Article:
Prescription management by pharmacists with controlled substances under the Controlled Drugs and Substances Act and its regulations
Pharmacists are medication experts and play a significant role in monitoring patients and medication to ensure safe and optimal use while contributing to outcome-focussed patient care. With the goal of supporting better medication management and protecting the health and safety of Canadians, Health Canada has developed the following related to prescribing activities with substances regulated under the Narcotic Control Regulations (NCR), the Benzodiazepines and Other Targeted Substances Regulations (BOTSR) and the Food and Drug Regulations – Part G (FDR - Part G).
Information in this document applies to pharmacists who are registered and entitled to practice pharmacy under the laws of their province or territory and are entitled to conduct activities with controlled substances.
While this document does not constitute legal advice as to the scope of the Controlled Drugs and Substances Act (CDSA) and its regulations, it is Health Canada’s interpretation of the legislation and regulations through which guidance is provided to pharmacists and provincial regulators.
Regulations under the CDSA state that a pharmacist is authorized to sell or provide a controlled substance to a person if they have received a prescription or a written order from a practitioner.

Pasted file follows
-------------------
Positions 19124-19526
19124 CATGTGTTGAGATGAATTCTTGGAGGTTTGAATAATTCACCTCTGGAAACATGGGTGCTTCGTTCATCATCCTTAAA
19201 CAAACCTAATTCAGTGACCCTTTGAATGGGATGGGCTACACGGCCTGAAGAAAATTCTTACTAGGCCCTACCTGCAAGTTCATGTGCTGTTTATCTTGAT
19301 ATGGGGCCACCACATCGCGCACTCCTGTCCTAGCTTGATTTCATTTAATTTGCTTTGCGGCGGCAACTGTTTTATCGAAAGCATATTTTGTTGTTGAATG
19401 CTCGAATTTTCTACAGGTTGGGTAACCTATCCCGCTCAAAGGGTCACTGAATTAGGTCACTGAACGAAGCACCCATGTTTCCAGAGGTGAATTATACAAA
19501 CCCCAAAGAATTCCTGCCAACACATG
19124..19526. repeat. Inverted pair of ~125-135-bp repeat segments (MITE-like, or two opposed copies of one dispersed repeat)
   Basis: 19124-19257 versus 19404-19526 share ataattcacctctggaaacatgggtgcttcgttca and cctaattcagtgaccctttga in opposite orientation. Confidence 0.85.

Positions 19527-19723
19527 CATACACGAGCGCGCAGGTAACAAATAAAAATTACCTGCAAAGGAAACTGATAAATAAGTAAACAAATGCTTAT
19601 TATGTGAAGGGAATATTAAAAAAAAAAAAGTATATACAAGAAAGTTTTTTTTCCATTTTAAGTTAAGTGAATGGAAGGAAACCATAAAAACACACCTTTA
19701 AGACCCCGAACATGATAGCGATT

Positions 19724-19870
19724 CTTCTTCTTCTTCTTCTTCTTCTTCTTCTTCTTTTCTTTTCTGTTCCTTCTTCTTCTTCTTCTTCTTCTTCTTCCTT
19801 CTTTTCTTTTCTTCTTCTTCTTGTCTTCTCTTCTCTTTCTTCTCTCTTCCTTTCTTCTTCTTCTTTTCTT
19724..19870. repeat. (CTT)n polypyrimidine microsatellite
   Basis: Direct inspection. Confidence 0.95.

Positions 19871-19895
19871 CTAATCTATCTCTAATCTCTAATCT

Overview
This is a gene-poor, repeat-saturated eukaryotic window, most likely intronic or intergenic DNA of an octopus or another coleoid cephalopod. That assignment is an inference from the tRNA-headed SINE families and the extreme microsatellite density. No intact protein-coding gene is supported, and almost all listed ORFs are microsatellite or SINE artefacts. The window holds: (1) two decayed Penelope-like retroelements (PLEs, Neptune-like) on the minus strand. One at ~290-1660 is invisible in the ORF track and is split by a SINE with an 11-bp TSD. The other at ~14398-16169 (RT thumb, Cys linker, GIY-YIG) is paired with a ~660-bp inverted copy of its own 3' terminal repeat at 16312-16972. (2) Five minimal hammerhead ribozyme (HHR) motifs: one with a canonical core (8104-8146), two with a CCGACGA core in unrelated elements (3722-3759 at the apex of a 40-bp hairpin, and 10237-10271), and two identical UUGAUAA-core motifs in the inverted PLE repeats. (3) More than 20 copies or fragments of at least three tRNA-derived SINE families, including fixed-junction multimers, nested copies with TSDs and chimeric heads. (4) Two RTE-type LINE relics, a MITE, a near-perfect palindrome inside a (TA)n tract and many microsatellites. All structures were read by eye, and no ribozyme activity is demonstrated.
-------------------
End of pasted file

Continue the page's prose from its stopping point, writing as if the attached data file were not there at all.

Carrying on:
While these regulations do not permit pharmacists to prescribe, other related activities that are included in the meaning of sell or provide are permitted as long as the quantity dispensed does not exceed the amount originally authorized. These activities include, but are not limited to:
- Adjusting the formulation: adjusting the dosage form in which the drug is prescribed;
- e.g., change from pill to liquid formulations;
- Adjusting the dose and regimen: a structured plan that specifies the frequency in which a dose of medication should be ingested;
- e.g., change from 20mg per day for 5 weeks to 10mg per day for 10 weeks
- De-prescribing: the planned and supervised process of reducing or stopping a medication;
- Part-filling: dispensing a quantity of a medication which is less than the total amount of the drug specified by a practitioner;
- For greater clarity, this includes part-fills requested by a patient, when a pharmacy is dealing with an inventory shortage or other situations where the nature of the part fill is a matter of discussion between the pharmacist and patient.
This information is intended to clarify prescribing-related activities pharmacists are permitted to conduct under the CDSA and its regulations.
Pharmacists conducting any of these activities must ensure that their actions do not restrict patients’ access to their needed prescriptions and that they continue to work closely with the prescribing practitioner with a view to optimizing patients’ health care.
Please note that there may be additional federal, provincial/territorial and municipal laws, regulations, and scope of practice considerations that must be complied with in addition to those under the CDSA and its regulations.
For any questions, please do not hesitate to contact email@example.com.
- Footnote 1
This policy does not include substances regulated under the Cannabis Act and its regulations.
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